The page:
As a society we are overwhelmed with to do lists, spreadsheets, and projects that inspire no heart, no drive, and no courage. If you truly want to change where you are today, you must move forward and set a goal that motivates you every waking hour. In fact, this goal should scare you a little bit. So this New Year, do yourself and the world a favor and set some D.U.M.B goals:

Dream-driven. Let’s have vision for our lives, not just focus on our tasks. Let’s dream big again and get our heads out of our to-dos. Are the goals we’re setting aligned with our bigger vision for our lives and our contributions? How would you feel if you accomplished this goal? Would it be meaningful and purposeful?

Uplifting. How is it that smart goals have no prerequisite for positivity? Shouldn’t our goals inspire something more than a need to meet a deadline? Let’s set inspiring, positive, joyous, uplifting goals for ourselves. For example, “I want to lose some weight” is deficit driven and negative. How about, “I am going to feel so fit and have so much energy that I attract people and inspire others to take control of their health and fitness!” What is uplifting to you? It should be fun, meaningful, and based on gain.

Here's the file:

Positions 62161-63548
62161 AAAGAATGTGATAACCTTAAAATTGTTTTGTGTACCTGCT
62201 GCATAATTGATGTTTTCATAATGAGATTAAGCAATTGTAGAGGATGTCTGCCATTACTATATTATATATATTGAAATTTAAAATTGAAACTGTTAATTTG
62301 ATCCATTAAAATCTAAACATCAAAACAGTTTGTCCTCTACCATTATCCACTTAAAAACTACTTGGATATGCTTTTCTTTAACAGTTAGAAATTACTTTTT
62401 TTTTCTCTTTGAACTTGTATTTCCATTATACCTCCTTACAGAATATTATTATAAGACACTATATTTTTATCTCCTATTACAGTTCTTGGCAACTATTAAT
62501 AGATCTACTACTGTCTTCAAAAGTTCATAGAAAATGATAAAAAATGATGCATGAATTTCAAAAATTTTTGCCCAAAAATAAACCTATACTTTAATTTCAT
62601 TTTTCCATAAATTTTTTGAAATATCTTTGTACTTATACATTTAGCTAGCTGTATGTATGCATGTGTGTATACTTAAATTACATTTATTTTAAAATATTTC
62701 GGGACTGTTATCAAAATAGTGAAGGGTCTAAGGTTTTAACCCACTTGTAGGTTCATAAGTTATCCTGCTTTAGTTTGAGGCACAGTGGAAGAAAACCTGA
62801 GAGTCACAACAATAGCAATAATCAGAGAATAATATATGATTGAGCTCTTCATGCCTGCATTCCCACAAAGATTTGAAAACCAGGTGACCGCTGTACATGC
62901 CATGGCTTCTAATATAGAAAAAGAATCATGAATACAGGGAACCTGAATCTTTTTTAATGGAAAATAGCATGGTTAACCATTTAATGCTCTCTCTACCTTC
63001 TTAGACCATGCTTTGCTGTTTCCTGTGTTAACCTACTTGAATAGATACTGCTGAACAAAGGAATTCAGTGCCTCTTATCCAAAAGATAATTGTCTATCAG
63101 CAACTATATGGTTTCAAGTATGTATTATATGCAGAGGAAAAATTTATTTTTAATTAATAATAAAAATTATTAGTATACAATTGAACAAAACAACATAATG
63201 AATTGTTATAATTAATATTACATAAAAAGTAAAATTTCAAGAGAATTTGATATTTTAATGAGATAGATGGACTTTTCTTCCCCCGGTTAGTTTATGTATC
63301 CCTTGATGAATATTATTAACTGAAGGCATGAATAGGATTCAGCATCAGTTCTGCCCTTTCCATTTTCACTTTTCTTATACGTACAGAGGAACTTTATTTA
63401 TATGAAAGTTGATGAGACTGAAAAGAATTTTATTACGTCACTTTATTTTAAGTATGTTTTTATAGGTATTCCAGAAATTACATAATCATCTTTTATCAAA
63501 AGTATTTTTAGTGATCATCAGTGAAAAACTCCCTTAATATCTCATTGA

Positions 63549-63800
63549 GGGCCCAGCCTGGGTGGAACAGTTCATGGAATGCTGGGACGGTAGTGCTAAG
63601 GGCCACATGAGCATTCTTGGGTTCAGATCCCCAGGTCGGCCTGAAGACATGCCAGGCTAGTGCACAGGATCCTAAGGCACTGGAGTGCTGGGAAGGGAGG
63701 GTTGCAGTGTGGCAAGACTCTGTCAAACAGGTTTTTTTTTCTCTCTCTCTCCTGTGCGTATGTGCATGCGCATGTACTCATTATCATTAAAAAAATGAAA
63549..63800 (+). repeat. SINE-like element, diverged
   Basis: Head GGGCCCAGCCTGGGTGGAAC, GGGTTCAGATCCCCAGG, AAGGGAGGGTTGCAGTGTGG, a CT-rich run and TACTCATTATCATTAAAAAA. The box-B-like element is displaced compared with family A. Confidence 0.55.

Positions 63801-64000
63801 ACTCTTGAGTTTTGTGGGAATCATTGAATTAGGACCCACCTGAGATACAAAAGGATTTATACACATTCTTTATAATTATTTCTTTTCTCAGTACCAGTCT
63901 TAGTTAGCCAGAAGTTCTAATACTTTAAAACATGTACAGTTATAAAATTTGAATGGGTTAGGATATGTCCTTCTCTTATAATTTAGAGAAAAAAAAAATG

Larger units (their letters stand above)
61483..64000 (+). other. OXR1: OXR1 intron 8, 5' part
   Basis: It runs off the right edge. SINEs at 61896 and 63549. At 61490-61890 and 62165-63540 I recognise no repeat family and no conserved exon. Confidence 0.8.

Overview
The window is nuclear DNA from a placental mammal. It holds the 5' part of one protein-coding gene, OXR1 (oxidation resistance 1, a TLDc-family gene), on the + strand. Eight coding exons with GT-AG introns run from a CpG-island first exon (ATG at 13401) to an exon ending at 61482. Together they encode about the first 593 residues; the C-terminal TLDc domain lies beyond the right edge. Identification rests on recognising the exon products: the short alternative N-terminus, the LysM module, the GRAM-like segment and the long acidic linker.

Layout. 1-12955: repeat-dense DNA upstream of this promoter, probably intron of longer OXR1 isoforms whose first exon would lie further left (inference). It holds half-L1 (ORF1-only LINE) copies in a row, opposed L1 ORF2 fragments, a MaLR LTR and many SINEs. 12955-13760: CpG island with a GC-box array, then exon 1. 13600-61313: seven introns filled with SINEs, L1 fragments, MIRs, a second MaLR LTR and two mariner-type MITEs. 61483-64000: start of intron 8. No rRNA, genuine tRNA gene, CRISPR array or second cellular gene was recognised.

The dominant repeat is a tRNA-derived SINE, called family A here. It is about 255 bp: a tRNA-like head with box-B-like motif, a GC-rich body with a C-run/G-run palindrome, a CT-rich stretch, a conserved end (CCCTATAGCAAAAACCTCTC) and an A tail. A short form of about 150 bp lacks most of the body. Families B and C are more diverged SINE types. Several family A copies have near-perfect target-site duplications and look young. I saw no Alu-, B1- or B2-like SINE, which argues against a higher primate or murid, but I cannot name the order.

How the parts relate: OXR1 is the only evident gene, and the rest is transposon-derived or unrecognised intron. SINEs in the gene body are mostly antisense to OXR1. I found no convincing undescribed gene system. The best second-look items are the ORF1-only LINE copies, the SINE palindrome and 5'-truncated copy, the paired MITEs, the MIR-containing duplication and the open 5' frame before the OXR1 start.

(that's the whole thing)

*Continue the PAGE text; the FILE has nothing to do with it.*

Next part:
Method-friendly. If we’re going to take aim at something, let it be something that is friendly to developing practices of mastery. MaxStrength Fitness, martial arts, and common sports all have methods, practices, forms, and habits built around a broader goal and help people move to mastery. If we can’t build a practice around it, then we don’t have a goal, we have a task. For example, two times a week you’re going to go to MaxStrength Fitness. If you want to change the way you eat, then set a method of how you shop or how you structure your meals. If you practice this method, over and over, you have a habit that leads to accomplishing your goal.